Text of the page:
In PART 1 of this case study, we described the planning of a very personal project involving "downsizing". According to Wikipedia, amongst other interpretations: "Downsizing is being regarded by management as one of the preferred routes to turning around declining organizations, cutting costs, and improving organizational performance."] That sounds like a good description of this project as a case in point.
This article was originally published for the Breakthrough Newsletter.
"You have a choice. You can promote and support adversarial advocacy, politics and division or collaboration, synergy, exploration and excellence.",1
Managing the Stakeholder - the Negative Kind as well as the Supportive Kind - Part 3 By George Bridges, PMP
I have outlined a series of articles to discuss the topic of stakeholder management in a project environment. As we stated in Part 1 of this series; Stakeholder Management can be described by using the following diagram (Figure 1), developed by Dr. Harold Kerzner, Senior Executive Director with International Institute for Learning, Inc:
"I was just assigned my first project! Now what?" By Terry Quanborough, PMP, FCMI, DMS, MBCS, CITP, MNZCS
Congratulations on your assignment. At this stage you are possibly overwhelmed after the initial adrenalin rush. There is so much to consider and this paper provides a few prompts to ensure that you start on the right track and get some traction!
When project managers accept the responsibility for all aspects of project performance, including the technical quality, costs and schedule performance, they in effect put their careers on the line. If things go well, management knows precisely whom to credit. If things go poorly, management also knows precisely whom to blame.
Adapted from Earned Value Project Management (Quentin – Koppelman) pg. 152
Starting Your New Project on the Right Foot! A New Project Manager's Interview with their Mentor By George Bridges, PMP
New Project Manager: I was just assigned my first project! Now what?
Mentor: Well congratulations you are now a project manager so what do you need to do? Perhaps you need to get yourself organized as a project manager.
New Project Manager: Ok, I think I am organized so what do you mean?
Often times I have a vivid imagination. When I thought about the focus of this month’s publication and what to write to help project managers who are managing projects for the first time, my attention was turned to the works of Theodor Seuss Geisel, better known by his pen name “Dr. Seuss.” Perhaps you are familiar with Dr. Seuss’ books written for children: “Green Eggs and Ham,” “One Fish Two Fish Red Fish Blue Fish” and “The Cat in the Hat.” The “Cat in the Hat” is my favorite. I have a copy of the book in my office primarily because The Cat in the Hat, in my vivid imagination, is a picture of what not to do as a project manager.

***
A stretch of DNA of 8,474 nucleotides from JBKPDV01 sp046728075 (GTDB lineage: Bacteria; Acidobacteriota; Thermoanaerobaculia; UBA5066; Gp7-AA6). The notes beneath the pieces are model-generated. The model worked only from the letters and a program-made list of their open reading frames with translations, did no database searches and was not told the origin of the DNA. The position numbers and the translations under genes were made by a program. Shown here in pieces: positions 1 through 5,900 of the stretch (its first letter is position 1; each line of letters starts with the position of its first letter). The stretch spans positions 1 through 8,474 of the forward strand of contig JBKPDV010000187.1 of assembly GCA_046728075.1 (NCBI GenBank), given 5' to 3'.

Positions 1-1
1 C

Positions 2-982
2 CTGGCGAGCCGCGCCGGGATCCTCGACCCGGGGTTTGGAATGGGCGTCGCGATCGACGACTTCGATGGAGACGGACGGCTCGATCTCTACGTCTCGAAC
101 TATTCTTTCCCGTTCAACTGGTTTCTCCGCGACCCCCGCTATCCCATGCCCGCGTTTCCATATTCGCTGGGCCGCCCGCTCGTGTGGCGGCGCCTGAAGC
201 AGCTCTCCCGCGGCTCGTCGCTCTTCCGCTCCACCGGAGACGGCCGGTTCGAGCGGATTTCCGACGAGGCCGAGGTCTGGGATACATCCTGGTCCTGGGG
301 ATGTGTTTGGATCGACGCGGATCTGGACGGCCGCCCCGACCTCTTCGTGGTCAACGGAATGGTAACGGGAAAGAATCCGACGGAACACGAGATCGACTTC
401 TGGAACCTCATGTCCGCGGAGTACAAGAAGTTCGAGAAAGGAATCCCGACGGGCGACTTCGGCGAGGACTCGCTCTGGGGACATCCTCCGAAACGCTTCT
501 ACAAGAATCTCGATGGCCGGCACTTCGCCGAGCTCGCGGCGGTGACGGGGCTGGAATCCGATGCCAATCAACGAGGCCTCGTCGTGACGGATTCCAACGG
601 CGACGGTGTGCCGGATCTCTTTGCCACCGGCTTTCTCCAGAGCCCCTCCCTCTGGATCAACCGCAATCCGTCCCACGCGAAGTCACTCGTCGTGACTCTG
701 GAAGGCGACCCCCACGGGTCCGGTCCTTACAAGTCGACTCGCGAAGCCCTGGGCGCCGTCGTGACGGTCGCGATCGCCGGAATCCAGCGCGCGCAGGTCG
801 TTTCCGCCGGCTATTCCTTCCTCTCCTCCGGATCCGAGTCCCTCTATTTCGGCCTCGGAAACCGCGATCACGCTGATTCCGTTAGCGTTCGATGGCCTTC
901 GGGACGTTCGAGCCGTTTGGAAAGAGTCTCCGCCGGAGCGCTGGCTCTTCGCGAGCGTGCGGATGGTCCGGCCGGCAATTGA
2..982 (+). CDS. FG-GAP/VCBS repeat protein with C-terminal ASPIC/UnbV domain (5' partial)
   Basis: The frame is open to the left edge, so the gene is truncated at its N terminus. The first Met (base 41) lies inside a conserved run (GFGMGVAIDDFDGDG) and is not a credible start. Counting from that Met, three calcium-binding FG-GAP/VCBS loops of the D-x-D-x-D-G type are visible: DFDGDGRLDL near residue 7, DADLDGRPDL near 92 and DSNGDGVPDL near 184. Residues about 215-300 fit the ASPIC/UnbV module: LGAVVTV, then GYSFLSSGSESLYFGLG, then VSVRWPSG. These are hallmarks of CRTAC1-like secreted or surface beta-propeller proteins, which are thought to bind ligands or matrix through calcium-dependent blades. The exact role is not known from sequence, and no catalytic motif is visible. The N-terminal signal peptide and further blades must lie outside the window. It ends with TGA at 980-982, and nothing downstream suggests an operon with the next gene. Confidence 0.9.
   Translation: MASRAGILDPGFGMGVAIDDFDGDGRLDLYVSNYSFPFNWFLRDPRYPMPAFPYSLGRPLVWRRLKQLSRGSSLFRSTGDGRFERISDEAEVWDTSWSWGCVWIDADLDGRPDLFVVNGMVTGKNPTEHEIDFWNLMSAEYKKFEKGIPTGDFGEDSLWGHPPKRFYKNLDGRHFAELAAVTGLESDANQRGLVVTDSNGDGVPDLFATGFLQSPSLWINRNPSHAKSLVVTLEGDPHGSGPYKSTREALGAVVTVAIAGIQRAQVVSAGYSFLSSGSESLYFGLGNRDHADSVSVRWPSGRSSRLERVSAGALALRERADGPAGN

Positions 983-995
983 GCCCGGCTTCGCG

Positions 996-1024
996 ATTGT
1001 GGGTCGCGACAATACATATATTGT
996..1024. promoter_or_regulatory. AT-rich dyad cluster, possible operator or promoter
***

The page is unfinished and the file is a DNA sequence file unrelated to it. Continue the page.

You’ve read the PMBOK® Guide several times, taken the certification exam for project managers, passed, and you are now a PMP®. Yet you still persist in making mistakes. Project managers are not infallible. Most project management training courses, even those focusing on the PMBOK® Guide, stress “generally accepted best practices.” What is not taught are discussions on what not to do as a project manager.
One of the most common symbols used to represent risk is a question mark (“?”), reflecting the uncertainty associated with all risks. Since risk is defined as “uncertainty that matters”, there will always be at least four important questions to answer about every risk:
- What is the uncertainty?
- How uncertain is it?
- Why does it matter?
- How much does it matter?
Much has been written about leadership and how to become an effective leader. There is so much material about leadership available that it can sometimes be difficult to decide what to read and, for me, what to write about. I recently entered the word “leadership” in Google and there were 155,000,000 results in less than a second. Near the top of the page was a link to www.nwlink.com. I decided to take a look at that link and I was brought to a page entitled “The Art and Science of Leadership – A complete Guide to Leadership.” The page included a rather comprehensive list of things associated with leadership. Things like direction, communication, motivation, character, change and growing a team. There were quite a few items to select from but, near the bottom of the list, was the selection shown as OODA. I had read about something called the “OODA Loop” and decided to take a closer look.
- Ask Harry: The Fundamentals of Survey Development and Analysis By Harry Rever, PMP - Director of Six Sigma
- Are Program Managers on the Career Path to the C-Level? By Gary Hamilton, Gareth Byatt, and Jeff Hodgkinson
- Planning, Doing and Expecting By George Pitagorsky, PMP
- Job Opening: Stakeholder Analysis and Management By Jacqueline Dennis, PMP